OLD JEWS TELLING JOKES Runs 4/23-5/25 at Lyceum Theatre
The off-Broadway hit show OLD JEWS TELLING JOKES comes to San Diego for a five week run at the Lyceum Theatre downtown and is sure to make audiences laugh 'til they plotz. Performances run April 23 - May 25. Opening night is Wednesday, April 30.
Co-created by Peter Gethers and Daniel Okrent, OLD JEWS TELLING JOKES is directed by John Anderson and showcases five actors in a revue that pays tribute to and reinvents classic jokes of the past and present. Think you've heard them all before? Not this way. The show also features comic songs -- brand new and satisfyingly old - as well as tributes to some of the giants of the comedy world and to the brilliant raconteurs from OldJewsTellingJokes.com, the website that inspired the show.
If you've ever had a mother, visited a doctor, or walked into a bar with a priest, a rabbi and a frog - OLD JEWS TELLING JOKES will sit in the dark, give you a second opinion, and ask you where you got that.
The show The New York Times called "Hilarious...Magnificent, Enduring Rhythm of Jewish Humor" promises to be an outrageous evening of one-liners, double-entendres and hysterical routines sure to triple you over with laughter! Like rye bread, kosher pickles and bagels, this show is for everyone! Created by Peter Gethers and Daniel Okrent, OLD JEWS TELLING JOKES showcases five actors in a comedy that pays tribute to and reinvents classic jokes of the past and present.
The San Diego production, directed by John Anderson, features a talented and hilarious cast of local actors including G. Bartell (Nathan), Bryan Charles Feldman (Reuben), Rona Gold (Bunny),Allison Spratt Pearce (Debbi) and John Rosen (Morty). The cast of 5 actors/singers include old and young, Jewish & Non Jewish talent, all of which makes the point that you don't have to be Jewish to love this show. Jewish Humor is universal... it is the essence of AMERICAN HUMOR.
Daniel Okrent is a writer and editor, and best known for having served as the first public editor of The New York Times. He also invented Rotisserie League Baseball, and wrote several books, including Last Call: The Rise and Fall of Prohibition, which served as a major source for the 2011 Ken Burns/Lynn Novick miniseries "Prohibition." Most of his career has been spent as an editor, at such places as Alfred A. Knopf and TIME, Inc. His book Great Fortune: The Epic of Rockefeller Center was a finalist for The Pulitzer Prize in history.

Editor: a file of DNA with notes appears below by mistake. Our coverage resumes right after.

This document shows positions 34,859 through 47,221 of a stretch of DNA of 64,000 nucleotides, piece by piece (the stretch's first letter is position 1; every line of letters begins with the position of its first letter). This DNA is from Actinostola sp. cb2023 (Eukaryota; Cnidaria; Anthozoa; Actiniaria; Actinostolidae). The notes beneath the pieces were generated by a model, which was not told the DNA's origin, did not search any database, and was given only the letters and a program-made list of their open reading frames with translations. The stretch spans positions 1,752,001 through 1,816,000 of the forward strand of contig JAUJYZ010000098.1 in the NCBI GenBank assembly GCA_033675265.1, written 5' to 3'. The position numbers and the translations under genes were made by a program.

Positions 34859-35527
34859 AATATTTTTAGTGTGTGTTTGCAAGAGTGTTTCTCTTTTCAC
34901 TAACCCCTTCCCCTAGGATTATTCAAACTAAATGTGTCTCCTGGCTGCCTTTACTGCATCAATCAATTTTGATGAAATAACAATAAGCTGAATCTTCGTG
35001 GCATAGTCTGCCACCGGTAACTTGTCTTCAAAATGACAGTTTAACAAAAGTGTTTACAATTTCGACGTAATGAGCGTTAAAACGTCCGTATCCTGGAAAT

Peter Gethers is President of Random House Films as well as an editor and publisher at Random House, Inc., a screenwriter, television writer and producer, novelist, and non-fiction author of the bestselling trilogy about his Scottish Fold cat Norton: The Cat Who Went to Paris, A Cat Abroad and The Cat Who'll Live Forever. He too is a founding member of the Rotisserie Baseball League, the 1980 group that started the fantasy sports craze
John Anderson (Director) has been the Production Manager for San Diego Repertory Theatre for the last eleven seasons where he designed the set for Storyville and performed in Clybourne Park. Before coming to the REP John managed the productions for The California Shakespeare Theatre in Berkeley/Orinda. He studied Theatre at the University of Kansas and has worked as an actor, director, designer and collaborator with theaters in Chicago, Minneapolis, Norfolk, San Francisco, Dallas and San Diego. John spent five seasons as a core company member of the Minnesota Shakespeare Company and was the founding Artistic Director of Summer Shakes in Virginia Beach Virginia.